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Wednesday, July 18, 2018

Crop marks reveal a little more of Lisnacroppan Barrow, Co Down


I don’t know when I last saw a week as densely populated with stories of interesting and important discoveries in Irish archaeology as this one past. Chief among these has been Ken Williams’ & Anthony Murphy’s series of discoveries in the Boyne Valley (here) as well as other similar discoveries across the UK where the recent drought had revealed some impressive cropmarks associated with sub-surface archaeological features. Being of the mind to never leave a band wagon un-jumped upon, I was delighted when I was offered a collection of photographs of Knock Iveagh and environs, near Rathfriland, Co Down, taken from a drone over the past week or so. This approach has many advantages, not least of which is that no one as uncoordinated and accident prone as I am is allowed to pilot a drone through the skies of Co. Down!

Unfortunately, a number of factors limited the use of these images. In the first instance, a substantial number of fields appear to have had their crops cut by the time of the drone flight and, second, several fields just didn’t seem to have been sufficiently parched to show up crop marks. The Save Knock Iveagh group plant to re-fly this area in the coming weeks in the hope that some differential regrowth on the cut fields will allow features to be spotted. Alternatively, if the drought progresses, it may be possible to see further detail in ostensibly barren fields.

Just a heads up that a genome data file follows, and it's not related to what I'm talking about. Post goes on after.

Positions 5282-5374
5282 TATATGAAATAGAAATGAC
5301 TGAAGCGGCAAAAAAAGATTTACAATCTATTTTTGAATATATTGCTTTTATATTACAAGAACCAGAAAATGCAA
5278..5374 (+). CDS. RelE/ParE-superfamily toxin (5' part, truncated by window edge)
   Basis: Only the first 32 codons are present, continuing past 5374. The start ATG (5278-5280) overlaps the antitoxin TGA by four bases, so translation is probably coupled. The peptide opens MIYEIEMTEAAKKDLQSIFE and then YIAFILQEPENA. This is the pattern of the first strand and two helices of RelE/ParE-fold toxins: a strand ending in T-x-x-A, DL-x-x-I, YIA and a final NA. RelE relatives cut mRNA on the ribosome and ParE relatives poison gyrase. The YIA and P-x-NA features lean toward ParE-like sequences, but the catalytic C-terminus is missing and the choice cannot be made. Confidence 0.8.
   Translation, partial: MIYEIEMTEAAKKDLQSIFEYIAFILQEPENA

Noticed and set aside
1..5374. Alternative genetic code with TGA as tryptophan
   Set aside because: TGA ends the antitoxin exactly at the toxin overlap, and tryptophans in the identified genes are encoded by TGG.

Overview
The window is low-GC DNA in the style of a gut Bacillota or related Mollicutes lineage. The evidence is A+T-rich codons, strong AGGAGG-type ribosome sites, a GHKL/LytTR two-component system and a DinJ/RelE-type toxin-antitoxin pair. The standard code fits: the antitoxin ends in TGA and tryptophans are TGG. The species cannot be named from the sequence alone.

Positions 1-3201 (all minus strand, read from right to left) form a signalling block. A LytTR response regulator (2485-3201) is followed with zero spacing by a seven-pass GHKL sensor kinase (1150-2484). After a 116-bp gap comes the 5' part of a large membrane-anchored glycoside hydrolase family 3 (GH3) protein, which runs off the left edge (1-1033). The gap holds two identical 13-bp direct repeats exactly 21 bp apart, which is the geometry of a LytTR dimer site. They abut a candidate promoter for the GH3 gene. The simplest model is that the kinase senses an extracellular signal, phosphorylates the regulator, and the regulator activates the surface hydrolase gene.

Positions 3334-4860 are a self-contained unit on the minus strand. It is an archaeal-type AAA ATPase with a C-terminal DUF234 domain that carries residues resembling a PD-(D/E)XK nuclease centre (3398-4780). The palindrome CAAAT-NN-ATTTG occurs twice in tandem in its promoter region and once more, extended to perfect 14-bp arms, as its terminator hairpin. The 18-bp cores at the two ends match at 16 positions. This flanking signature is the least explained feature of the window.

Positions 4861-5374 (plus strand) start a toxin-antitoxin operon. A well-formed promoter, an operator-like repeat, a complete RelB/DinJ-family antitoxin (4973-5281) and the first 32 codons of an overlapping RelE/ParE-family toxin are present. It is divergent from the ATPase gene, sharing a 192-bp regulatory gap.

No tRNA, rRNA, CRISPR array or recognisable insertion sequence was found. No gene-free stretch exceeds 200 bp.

In the meantime, I present the closest thing I have to a ‘new’ discovery. Lisnacroppan Barrow (‘the fort of the hillock’) is comprised of a mound and enclosure ditch and would appear to date to the prehistoric period. In later times it was used as an inauguration site. The HED’s online Sites & Monuments Record notes that ‘It has been ploughed down in the E half, in a line NW-SE, both parts are separated by a fence’. A report by David Bell from 2011 notes that ‘This appears to have occurred between the publication of the 1st and 3rd editions of the relevant OS 6” map, probably in the later half of the 19th century.’ Although slightly difficult to see, the aerial photograph can be seen to show a curving arc running through the missing portion of the site. Initially, I though it may have represented an inner ditch between the mound and the external bank, but the more I look at it, the more I'm coming to the conclusion that it's a previously unrecognised ditch, external to the whole site. Perhaps further flights will reveal more of this site and even some further features, as yet unrecognised, in the surrounding fields.

I am grateful to the Save Knock Iveagh group for the use of their photography. Please support them by giving their page a ‘like’ [here]